What MDD looks like?
Major Depressive Disorder (MDD) consists of the constant feelings of hopelessness and helplessness. It is pervasive and chronic causing significant impairment to functioning.
The standard authority for psychiatric disorders, Diagnostic Statistical Manual of Mental Disorders V, defines major depressive disorder by the following criteria (5th ed.; DSM–5; American Psychiatric Association, 2013):
- Depressed mood or a loss of interest or pleasure in daily activities for more than two weeks.
- Mood represents a change from the person’s baseline.
- Impaired function: social, occupational, educational
- Specific symptoms, at least 5 of these 9, present nearly every day:
- Depressed mood or irritable most of the day, nearly every day, as indicated by either subjective report (e.g., feels sad or empty) or observation made by others (e.g., appears tearful).
- Decreased interest or pleasure in most activities, most of each day
- Significant weight change (5%) or change in appetite
- Change in sleep: Insomnia or hypersomnia
- Change in activity: Psychomotor agitation or retardation
- Fatigue or loss of energy
- Guilt/worthlessness: Feelings of worthlessness or excessive or inappropriate guilt
- Concentration: diminished ability to think or concentrate, or more indecisiveness
- Suicidality: Thoughts of death or suicide, or has suicide plan
What Treatment Options are Available?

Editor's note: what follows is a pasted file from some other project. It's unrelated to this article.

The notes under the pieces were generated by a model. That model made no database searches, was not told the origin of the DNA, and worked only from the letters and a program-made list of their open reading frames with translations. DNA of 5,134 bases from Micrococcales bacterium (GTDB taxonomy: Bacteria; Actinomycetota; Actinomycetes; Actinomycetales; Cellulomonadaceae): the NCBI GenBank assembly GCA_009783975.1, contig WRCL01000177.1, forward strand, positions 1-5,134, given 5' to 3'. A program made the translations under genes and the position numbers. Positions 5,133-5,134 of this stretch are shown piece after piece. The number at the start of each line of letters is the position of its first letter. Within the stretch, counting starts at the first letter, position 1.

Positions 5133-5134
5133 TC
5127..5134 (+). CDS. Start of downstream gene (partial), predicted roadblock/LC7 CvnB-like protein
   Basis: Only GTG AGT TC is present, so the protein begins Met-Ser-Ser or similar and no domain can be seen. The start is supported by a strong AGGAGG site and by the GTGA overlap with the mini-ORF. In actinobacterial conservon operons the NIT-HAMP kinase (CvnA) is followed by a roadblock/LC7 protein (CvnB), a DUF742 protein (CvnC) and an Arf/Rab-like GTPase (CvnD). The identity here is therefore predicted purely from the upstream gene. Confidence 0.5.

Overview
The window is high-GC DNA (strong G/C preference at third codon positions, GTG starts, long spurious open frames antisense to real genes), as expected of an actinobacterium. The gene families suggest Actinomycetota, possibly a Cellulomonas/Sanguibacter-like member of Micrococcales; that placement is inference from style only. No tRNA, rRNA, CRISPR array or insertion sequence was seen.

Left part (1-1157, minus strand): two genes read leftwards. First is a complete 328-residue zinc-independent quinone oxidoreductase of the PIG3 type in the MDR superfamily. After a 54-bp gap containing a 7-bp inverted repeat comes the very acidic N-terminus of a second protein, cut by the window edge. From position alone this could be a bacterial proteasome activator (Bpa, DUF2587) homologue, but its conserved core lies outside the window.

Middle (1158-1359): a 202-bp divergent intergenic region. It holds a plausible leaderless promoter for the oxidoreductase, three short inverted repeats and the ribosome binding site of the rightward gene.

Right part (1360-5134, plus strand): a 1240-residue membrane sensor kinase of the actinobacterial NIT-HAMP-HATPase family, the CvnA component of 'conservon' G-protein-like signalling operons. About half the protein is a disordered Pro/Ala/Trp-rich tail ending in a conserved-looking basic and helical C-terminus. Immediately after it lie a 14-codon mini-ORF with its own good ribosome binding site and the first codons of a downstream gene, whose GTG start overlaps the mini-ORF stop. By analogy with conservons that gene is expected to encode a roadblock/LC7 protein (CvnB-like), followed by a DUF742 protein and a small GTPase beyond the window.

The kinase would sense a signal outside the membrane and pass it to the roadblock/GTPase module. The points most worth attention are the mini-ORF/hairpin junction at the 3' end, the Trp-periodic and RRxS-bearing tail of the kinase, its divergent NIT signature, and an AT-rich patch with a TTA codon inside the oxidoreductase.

- MDD is often treated with a combination of treatments. These can include:
- Anti-Depressants- Depending on the severity of the symptoms, medication can be prescribed.
- Talk Therapy- Therapy addresses the emotional state of an individual and helps process triggers which may have caused or exasperated the depression such as loss of a loved one, divorce, abuse, or social isolation, etc.
- Electric Convulsive Therapy (ECT)- This treatment sends small, electric currents to the brain that can quickly reverse symptoms of depression.
Where should I start if I or a loved one seems to meet these criteria?
- Seek out a physician or licensed mental health professional or your physician.
- Psychiatrists are medical doctors and treat mental health issues by finding organic causes influencing symptoms, hypothyroidism can mimic symptoms of depression, and can prescribe medication, if necessary.
- Psychologists are skilled in assessing and diagnosing mental health issues and can provide therapeutic counsel.
- Licensed therapists are trained to help you develop skills to manage the diagnosis and its effects on your life.
- Talk to someone you trust about the changes you’ve see in yourself or a loved one. Invitie a trusted family member or friend to support you on your journey toward improved health and well-being.
- Become educated about depression in general ane learn the options available to you.
If you feel suicidal or are experiencing thoughts of suicide, call the National Suicide Prevention Hotline at 1-800-273-8255 or proceed immediately to the nearest emergency room.
American Psychiatric Association. (2013). Diagnostic and statistical manual of mental disorders (5th ed.). Washington, DC: Author.